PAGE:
While there's plenty of drama happening in American politics as 2018 comes to a close, a fresh political showdown is underway across the pond as leaders negotiating the deal for Britain to leave the European Union are struggling to get buy-in from everyone. So what's happening with Brexit, exactly? The developments in the U.K. don't bode well for a smooth exit process.
On Monday, Dec. 10, Prime Minister Theresa May announced that the so-called "meaningful vote" on how to leave the EU was being postponed, in a move that left many both inside and outside London stunned. Though the vote was due to happen in Parliament on Tuesday, according to the BBC, on Monday, May pushed it back over concerns that she wouldn't get the votes needed to pass it at this time. Per Reuters, May is now looking to get a vote before Jan. 21 of next year.
The initial referendum for a British exit ("Brexit") from the EU was passed by U.K. voters in June 2016, resulting in the decision for the U.K. to leave the decades-long economic and geopolitical partnership of close to 30 European countries, which has allowed for freer trade and mobility between its members. Per union rules, the U.K. has until March 29, 2019 to make its exit, BBC reports. But there's been trouble getting all parties to agree on a deal that dictates the terms of the exit, and the window for negotiations is rapidly closing. If no deal is reached before then, the U.K. will essentially make a cold-turkey exit that will upend the social and economic dynamics of the relationship overnight.
So as of now, both the exit itself and the withdrawal date are set. At this point, the argument is over the terms under which the U.K. actually leaves the rest of the union. As The New York Times points out, leaving the EU with no deal at all would create chaos, and other political options — including revising the agreement or holding a new election to try to gain the deal more support — are politically tricky. Another long-shot option is the fact that Brexit itself has a fair number of opponents, and the EU could decide to give the U.K. an extension on its exit date if it appears possible that it will be reconsidered. But undoing the decision to leave altogether would require another change in U.K. law, per the BBC.
The vote Parliament was set to hold on Tuesday would've been to approve the exit deal. As of late November 2018, the EU and U.K. agreed on a two-part draft of the proposed exit agreement. The first part, a withdrawal agreement which is legally binding, laid out a few broad points. First, it dictates that the exit process would begin with a period of transition that could last up to 2022, and in that time the U.K. would pay an estimated £39 billion to the EU for its obligatory contributions. Second, residency and citizenship for EU and U.K. citizens wouldn't be affected by the change, and anyone who changed residency during the transition could stay after that period concludes.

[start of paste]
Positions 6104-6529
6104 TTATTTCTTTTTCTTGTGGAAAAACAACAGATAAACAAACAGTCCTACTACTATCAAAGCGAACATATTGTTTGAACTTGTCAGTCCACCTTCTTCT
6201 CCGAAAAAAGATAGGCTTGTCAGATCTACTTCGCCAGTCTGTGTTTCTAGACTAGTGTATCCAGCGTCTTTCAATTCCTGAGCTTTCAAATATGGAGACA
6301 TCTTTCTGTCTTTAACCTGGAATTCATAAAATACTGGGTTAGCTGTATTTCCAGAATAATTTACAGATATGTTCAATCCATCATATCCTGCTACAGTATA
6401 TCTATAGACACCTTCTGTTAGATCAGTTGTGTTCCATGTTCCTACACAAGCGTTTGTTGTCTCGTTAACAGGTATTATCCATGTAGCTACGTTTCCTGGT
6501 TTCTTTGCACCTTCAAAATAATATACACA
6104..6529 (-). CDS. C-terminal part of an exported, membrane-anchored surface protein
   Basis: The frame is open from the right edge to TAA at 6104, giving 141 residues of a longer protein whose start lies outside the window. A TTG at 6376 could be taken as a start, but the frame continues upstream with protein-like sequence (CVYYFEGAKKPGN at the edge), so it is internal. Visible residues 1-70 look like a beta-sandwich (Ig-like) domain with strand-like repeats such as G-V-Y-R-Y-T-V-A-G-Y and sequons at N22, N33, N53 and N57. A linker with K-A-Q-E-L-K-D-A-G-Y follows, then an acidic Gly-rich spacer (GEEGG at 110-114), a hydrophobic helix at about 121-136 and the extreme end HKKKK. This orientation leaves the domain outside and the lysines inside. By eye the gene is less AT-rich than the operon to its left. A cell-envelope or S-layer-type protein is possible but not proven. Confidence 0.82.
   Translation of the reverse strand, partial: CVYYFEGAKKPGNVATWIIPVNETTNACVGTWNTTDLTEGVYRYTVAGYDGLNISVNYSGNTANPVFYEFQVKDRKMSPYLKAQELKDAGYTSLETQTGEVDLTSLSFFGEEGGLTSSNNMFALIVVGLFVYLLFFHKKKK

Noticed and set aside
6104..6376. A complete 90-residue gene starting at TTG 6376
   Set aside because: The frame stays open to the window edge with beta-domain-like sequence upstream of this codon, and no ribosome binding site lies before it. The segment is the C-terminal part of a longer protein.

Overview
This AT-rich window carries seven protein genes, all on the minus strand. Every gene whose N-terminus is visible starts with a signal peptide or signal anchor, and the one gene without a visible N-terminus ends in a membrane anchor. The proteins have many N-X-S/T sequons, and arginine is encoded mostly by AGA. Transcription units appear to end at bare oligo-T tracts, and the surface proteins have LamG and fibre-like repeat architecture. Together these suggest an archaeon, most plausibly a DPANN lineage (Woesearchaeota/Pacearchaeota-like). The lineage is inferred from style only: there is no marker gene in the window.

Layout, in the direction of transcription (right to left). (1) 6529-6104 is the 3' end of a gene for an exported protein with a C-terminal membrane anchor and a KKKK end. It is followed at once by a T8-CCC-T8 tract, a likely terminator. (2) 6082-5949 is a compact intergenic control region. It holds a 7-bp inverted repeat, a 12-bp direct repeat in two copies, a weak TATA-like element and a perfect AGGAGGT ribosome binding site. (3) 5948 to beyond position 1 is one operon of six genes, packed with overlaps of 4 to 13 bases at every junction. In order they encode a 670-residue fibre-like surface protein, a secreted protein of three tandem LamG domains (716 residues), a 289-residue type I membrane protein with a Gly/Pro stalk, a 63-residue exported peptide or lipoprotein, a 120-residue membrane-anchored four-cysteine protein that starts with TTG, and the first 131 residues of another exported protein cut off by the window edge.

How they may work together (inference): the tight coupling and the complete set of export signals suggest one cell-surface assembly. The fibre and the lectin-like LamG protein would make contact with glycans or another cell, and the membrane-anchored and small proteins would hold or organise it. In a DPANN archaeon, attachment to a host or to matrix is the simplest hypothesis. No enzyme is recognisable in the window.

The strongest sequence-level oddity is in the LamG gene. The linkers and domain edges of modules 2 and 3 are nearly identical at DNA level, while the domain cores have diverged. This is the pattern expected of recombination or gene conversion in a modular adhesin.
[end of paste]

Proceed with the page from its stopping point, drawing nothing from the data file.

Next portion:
The second part, a future relations document, is not legally binding and lays a framework for the general dynamic the U.K. and EU wish to maintain after the exit, and concerns how the independent entities will resume trade and security operations, among other things.
One of the sticking points in the deal is how to deal with the border in Ireland and avoid a "hard border" between Northern Ireland (part of the U.K.) and the Republic of Ireland, which will remain a member of the EU.
Even with a delayed vote, it's far from certain this current draft agreement will ever meet with the approval of British lawmakers. Members of Parliament greeted May's announcement Monday to delay with laughter. The same day, one member of Parliament stunned his fellow lawmakers in session by removing the mace, a five-foot-long metal ornament symbolic of the royal duties of the legislature, to make a show of protest against May. The gesture, symbolically questioning the authority of the chamber, and served as a reality check for where the country is at as the tension of the Brexit deal has continued to balloon.
The decision to leave the EU is widely seen as an isolationist move for the U.K. that echoes President Donald Trump's push for the U.S. to leave various international agreements. The U.K. exit is largely backed by the political right, but it's become a massively divisive issue; Britons both for and against the decision came out en masse to protest in London over the weekend of Dec. 9, according to The New York Times. The decision will have ramifications far beyond British borders, and global markets on Tuesday were reacting to the uncertainty.
But for such a tense moment in British politics, on Tuesday May herself appeared to get stuck in her car on live camera, prompting jokes about exiting.
As of Tuesday, May was touring European capitals to rally support for a deal, but things remain far from certain if she'll get the backing she needs to move forward with that agreement before the clock runs out.